Cut­ting-edge de­sign

In the Peak Dis­trict, the David Mel­lor dy­nasty oc­cupy an ex­tra­or­di­nary live/work space

The Daily Telegraph - Telegraph Magazine - - NEWS - By Claire Bing­ham. Pho­to­graphs by Paul Rae­side

Set on idyl­lic ru­ral grounds in the Peak Dis­trict, to the west of She­feld, this grit­stone live-work es­tate has a unique history: a for­mer gas­works, it is the in­dus­trial hub of David Mel­lor De­sign. With a de­sign mu­seum, a shop, a cafe and a cut­lery fac­tory in the grounds, it is much more than a straight­for­ward house. To­day it is home to David’s son, Corin (who took the helm of the busi­ness fol­low­ing his fa­ther’s re­tire­ment in 2005), Corin’s wife, He­len, and their two sons, Hec­tor, 10, and Mor­ris, four. Fus­ing mod­ern de­sign with clas­sic sen­si­bil­i­ties, it proves that the ap­ple has not fallen far from the tree.

Most of us know David Mel­lor for his beau­ti­ful cut­lery. One of the great names in 20th-cen­tury Bri­tish de­sign, the mas­ter met­al­worker’s legacy lives on in many ways, from the trafc lights we stop at ev­ery day to ex­quis­ite one-of sil­ver pieces. He had a pas­sion for making ob­jects with en­dur­ing, purist de­sign, and when it came to cre­at­ing a new house for his fam­ily, the same val­ues ap­plied. Work­ing with his son and the ar­chi­tect Sir Michael Hop­kins, in 1997 he set about the trans­for­ma­tion of their new Hathersage-vil­lage home.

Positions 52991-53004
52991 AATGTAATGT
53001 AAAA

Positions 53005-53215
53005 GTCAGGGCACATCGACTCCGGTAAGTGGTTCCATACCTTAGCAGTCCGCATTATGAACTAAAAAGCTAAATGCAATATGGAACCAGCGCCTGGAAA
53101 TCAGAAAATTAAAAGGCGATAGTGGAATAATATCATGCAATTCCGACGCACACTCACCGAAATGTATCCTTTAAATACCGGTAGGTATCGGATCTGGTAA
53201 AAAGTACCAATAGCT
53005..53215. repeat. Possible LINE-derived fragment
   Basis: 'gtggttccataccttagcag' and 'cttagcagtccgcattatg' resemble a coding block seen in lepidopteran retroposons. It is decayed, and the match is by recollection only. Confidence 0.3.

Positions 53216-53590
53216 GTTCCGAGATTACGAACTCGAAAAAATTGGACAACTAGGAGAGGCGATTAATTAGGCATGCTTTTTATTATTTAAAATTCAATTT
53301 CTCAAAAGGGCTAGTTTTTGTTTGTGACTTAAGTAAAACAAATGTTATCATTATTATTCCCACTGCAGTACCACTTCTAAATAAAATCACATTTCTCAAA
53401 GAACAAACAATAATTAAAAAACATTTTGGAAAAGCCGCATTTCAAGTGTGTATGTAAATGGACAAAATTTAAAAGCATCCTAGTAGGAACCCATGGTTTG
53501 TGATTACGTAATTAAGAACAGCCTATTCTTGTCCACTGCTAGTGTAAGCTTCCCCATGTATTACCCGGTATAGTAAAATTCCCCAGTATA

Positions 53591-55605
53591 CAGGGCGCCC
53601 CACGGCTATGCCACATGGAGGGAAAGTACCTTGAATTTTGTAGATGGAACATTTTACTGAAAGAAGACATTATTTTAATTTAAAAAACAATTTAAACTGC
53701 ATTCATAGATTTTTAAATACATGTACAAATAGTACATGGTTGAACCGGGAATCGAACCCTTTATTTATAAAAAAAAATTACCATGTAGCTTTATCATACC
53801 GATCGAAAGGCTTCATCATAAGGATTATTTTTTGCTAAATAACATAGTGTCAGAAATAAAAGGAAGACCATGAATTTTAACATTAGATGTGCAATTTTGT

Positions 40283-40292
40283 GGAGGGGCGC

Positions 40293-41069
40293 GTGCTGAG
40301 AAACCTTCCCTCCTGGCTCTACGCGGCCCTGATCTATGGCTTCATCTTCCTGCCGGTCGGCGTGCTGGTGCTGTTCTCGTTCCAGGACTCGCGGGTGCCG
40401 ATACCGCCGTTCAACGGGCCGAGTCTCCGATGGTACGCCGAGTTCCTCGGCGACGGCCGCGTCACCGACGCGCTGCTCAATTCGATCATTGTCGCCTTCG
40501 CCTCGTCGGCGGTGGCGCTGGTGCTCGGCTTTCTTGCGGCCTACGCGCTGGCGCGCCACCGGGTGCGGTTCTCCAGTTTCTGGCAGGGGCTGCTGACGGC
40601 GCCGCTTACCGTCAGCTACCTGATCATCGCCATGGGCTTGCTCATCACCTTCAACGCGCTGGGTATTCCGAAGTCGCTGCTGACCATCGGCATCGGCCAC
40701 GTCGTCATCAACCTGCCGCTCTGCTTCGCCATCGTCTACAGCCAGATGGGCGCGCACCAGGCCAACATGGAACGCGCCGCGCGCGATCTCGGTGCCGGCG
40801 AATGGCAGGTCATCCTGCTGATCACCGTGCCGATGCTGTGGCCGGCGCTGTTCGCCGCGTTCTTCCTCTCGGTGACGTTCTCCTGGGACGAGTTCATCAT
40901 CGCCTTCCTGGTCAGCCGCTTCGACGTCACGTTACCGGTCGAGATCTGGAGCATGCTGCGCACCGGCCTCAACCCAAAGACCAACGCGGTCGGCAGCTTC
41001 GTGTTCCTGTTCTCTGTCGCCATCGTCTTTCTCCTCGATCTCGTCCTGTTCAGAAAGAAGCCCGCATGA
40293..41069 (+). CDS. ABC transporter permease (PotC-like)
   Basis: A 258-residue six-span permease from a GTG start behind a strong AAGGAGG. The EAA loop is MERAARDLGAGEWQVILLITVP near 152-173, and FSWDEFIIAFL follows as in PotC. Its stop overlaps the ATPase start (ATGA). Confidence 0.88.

The plan­ning and con­struc­tion of the pur­pose­built cut­lery fac­tory came first. Known as the Round Build­ing, this is the cen­tre of ac­tiv­ity, where the man­u­fac­ture of sleek table­ware takes place. It

The li­brary The black leather chairs are by Charles Eames (john­lewis.com), and the 406 arm­chairs are by Al­var Aalto (aram.co.uk). The walk­way link­ing the li­brary to the kitchen and din­ing area is glass-walled. The kitchen/liv­ing space The white...

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